Third-year law students have been lamenting the unfortunate timing of their entry into the job market. Now they have some cold, hard numbers to quantify their woes.
The median number of offers by U.S. law firms for 2010 summer associate positions was seven, according to statistics released Tuesday by the National Association for Law Placement. That was down from 10 offers in 2008 and 15 offers in 2007.
In fact, the offer rate was the lowest NALP has reported since the organization began gathering offer statistics some 17 years ago.
Only 36 percent of interviews last year resulted in summer associate offers, compared to 47 percent in 2008 and 60 percent in 2007.
The falloff was even more dramatic for firms with 700 or more attorneys. Their median offer rate was 30 in 2007 but only eight in 2009. Given the scarcity of summer associate offers, perhaps it was not surprising that offer acceptance rates hit a historic high, 43 percent.
"This represents an enormous interruption in the usual recruiting and employment patterns that we have come to expect," said NALP Executive Director Jim Leipold. "I don't think anyone expects recruiting volumes to pick up significantly during 2010, though the worst does seem, we hope, to be behind us."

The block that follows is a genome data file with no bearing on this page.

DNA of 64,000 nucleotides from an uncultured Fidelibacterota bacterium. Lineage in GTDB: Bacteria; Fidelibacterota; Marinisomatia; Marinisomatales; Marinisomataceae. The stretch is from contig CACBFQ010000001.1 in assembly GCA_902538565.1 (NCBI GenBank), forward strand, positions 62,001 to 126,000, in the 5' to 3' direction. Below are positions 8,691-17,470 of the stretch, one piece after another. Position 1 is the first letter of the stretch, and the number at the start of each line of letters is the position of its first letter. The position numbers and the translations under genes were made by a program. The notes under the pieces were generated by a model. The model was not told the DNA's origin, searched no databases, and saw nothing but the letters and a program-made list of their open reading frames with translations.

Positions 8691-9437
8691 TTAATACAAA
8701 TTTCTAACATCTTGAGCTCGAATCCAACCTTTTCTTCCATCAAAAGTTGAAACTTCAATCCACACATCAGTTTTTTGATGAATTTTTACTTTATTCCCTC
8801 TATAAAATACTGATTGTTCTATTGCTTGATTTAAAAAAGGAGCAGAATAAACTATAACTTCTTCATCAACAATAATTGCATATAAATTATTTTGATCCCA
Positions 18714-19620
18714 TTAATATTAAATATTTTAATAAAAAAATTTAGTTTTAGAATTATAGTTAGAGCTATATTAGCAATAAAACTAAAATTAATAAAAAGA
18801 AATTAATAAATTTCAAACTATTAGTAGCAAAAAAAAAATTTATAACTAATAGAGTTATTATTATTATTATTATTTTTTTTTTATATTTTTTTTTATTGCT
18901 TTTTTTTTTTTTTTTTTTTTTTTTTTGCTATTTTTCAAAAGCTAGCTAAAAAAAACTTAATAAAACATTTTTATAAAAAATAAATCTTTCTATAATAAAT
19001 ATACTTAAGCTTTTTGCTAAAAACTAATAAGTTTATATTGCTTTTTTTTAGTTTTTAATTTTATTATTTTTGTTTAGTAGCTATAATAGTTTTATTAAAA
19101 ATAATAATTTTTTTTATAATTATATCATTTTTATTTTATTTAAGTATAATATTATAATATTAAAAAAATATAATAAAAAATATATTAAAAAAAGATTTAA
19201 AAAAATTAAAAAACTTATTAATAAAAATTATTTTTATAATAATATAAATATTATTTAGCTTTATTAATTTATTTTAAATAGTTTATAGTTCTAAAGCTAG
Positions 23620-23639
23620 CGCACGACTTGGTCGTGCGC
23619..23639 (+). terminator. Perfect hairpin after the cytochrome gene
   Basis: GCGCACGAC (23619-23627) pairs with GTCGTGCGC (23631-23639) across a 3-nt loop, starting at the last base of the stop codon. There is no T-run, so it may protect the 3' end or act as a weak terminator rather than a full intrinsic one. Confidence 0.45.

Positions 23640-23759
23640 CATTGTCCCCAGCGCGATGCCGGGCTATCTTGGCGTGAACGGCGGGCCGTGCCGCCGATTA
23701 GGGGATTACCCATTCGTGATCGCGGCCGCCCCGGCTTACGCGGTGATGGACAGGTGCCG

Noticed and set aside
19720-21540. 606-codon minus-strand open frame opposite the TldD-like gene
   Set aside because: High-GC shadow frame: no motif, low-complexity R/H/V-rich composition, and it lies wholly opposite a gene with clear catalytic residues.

It wasn't just 2Ls hoping to snag a summer position who felt the recruiting pain in 2009. Offer rates to students who had completed a summer program in 2009 fell from 90 percent in 2008 to 69 percent last year -- again, the lowest offer rate since NALP began tracking those data in 1993. NALP reported that 3L hiring "all but dried up" last year. Only 10 of the 300 firms surveyed made offers to 3Ls in 2009.
Students who had already accepted job offers in 2008 with plans to begin working last fall were hit with significant start-date deferrals, NALP reported. More than 60 percent of those 2009 graduates who were slated to start working at large law firms were deferred. That translated into between 3,200 and 3,700 new attorneys whose start dates were delayed beyond Dec. 1.
Least likely to have imposed deferrals were smaller firms in the Southeast and Midwest, with a significantly higher numbers of deferred associates in New York. Approximately half of all deferred associates reported that they were working for pay or a stipend, with 44 percent working in a public interest setting.
"For the class of 2009, the largest impact was the deferral phenomenon," Leipold said. "By now, some of those who were deferred have actually started to work, but others remain deferred at this time."
The declining market for summer associates was painfully obvious on law schools campuses during the fall recruiting season. "Almost without exception, schools reported fewer employers on campus," the NALP report says.
More than half of the law schools reporting saw a decrease of 30 percent or more in the number of employers coming to their campuses in 2009 compared to 2008. Half of the employers reported reducing the number of schools they visited last year by 40 percent or more. One in five firms cancelled on-campus interviewing altogether last year.